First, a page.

3-D Printed Model of a Difference Engine for the Stage


Student Hall for Exploration and Development - WOLK Lobby

In 1832, Charles Babbage created a model of his Difference Engine, a machine that would be able to perform a variety of complex mathematic functions. The engine could effectively calculate large, complex mathematics more efficiently than a human. Ada Lovelace, often considered the first computer programmer, called Babbage's model a "thinking machine." A "thinking machine" is something that might sound familiar to audiences in 2024, calling forth ideas of Artificial Intelligence. In many ways, the Difference Engine lays the groundwork for computers, and indeed AI. In the spring, the School of Performing Arts produced the play "Ada and the Engine," which focuses on Lovelace, her contributions to computer programming, and her relationship with Babbage. For this production, Mechanical Engineering student Catherine Hampp has designed and built a 3-D printed model of the Difference Engine. This project blends new science and old, and examines the intersection between performing arts and technology. Visitors will have a hands-on experience, engaging with the model and making it move. They learn more about the Difference Engine and the process of transforming a piece of history into a contemporary prop for the stage.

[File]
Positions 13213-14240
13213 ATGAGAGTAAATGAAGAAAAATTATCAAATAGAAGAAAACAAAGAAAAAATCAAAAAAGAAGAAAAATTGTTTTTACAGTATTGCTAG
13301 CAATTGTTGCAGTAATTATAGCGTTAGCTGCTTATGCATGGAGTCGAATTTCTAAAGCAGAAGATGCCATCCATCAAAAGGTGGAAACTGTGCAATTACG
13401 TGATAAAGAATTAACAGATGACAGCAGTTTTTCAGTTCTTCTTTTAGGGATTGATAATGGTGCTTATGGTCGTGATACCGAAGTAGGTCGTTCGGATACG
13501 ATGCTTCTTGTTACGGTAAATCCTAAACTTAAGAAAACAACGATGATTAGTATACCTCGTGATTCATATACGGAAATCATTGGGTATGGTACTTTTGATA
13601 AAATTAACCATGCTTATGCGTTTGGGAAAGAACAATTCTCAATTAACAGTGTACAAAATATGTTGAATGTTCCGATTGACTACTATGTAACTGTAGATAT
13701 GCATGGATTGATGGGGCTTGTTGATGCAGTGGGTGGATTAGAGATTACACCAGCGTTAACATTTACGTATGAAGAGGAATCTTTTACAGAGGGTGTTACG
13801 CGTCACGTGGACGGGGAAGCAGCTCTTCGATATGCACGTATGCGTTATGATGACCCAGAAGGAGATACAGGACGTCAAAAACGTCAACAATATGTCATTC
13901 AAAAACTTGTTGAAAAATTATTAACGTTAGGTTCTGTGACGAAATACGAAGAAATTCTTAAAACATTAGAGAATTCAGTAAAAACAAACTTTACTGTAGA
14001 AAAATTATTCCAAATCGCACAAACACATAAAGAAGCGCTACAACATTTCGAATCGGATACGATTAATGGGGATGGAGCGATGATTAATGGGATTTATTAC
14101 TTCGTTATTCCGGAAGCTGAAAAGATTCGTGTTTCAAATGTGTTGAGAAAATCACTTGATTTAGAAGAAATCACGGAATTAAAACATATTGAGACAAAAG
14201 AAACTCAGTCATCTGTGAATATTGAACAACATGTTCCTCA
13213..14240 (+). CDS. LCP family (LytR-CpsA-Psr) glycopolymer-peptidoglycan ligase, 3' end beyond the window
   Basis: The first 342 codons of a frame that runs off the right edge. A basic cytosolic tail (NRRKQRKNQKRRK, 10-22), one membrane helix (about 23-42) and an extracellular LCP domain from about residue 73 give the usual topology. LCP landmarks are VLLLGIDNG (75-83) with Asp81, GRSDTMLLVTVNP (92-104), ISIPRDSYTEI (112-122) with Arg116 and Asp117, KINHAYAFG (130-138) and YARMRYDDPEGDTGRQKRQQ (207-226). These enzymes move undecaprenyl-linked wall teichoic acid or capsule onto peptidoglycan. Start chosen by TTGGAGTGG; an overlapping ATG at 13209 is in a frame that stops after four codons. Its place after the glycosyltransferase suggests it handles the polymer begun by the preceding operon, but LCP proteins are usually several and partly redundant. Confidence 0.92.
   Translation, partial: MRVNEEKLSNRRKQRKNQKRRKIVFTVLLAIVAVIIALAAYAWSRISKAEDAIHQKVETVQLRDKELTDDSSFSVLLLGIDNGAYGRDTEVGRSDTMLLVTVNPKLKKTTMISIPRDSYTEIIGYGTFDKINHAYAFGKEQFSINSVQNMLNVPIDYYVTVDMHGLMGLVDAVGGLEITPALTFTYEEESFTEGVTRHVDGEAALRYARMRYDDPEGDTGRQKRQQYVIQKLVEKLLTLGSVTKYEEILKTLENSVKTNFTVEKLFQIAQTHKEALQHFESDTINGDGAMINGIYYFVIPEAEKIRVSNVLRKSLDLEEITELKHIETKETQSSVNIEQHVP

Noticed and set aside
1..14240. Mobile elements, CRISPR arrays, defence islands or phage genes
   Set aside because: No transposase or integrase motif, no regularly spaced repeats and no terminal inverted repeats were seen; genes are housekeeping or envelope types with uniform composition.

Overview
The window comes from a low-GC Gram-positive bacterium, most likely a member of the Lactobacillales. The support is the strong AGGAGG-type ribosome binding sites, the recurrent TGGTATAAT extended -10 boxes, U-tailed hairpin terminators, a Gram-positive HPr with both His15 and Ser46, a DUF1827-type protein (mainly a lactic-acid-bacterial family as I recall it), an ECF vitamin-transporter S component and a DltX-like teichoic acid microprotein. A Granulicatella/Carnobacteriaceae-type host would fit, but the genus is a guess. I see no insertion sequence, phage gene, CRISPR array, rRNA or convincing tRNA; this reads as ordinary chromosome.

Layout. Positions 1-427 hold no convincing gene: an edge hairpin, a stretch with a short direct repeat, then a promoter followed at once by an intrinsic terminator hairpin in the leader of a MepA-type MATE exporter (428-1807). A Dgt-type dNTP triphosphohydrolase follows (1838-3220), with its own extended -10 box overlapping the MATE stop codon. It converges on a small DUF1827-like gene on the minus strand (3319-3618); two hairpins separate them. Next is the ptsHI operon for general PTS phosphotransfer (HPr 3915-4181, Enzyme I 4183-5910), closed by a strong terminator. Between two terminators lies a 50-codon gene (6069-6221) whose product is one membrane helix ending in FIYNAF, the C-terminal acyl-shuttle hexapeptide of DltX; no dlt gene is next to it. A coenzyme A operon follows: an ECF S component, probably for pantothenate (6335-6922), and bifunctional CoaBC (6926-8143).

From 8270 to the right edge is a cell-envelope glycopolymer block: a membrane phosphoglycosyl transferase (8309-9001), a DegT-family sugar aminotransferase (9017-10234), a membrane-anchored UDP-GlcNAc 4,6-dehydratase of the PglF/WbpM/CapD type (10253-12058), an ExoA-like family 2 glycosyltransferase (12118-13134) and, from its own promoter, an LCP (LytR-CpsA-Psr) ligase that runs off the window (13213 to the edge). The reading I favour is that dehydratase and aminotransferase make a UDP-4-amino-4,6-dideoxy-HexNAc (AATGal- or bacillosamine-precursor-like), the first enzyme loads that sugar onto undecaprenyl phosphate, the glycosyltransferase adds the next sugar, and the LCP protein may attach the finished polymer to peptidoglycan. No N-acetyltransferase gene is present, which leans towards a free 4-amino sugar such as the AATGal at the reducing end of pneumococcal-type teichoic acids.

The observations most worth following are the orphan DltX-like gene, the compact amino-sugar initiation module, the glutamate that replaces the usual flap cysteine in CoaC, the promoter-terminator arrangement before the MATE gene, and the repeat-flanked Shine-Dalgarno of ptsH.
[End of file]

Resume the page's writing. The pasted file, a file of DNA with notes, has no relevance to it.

CAD Drawing of a Difference Engine

Profile of a rectangular machine, with three columns of gears, seen from two perspectives

CAD Profile Drawing of a Difference Engine


Student Hall for Exploration and Development - WOLK Lobby


Kelley Holley
Catherine Hampp
Alison Maselek
Skyler Herman

Kelley Holley (me)

This was a prop that is being created by a student for the School of Performing Arts' spring production of "Ada and the Engine."

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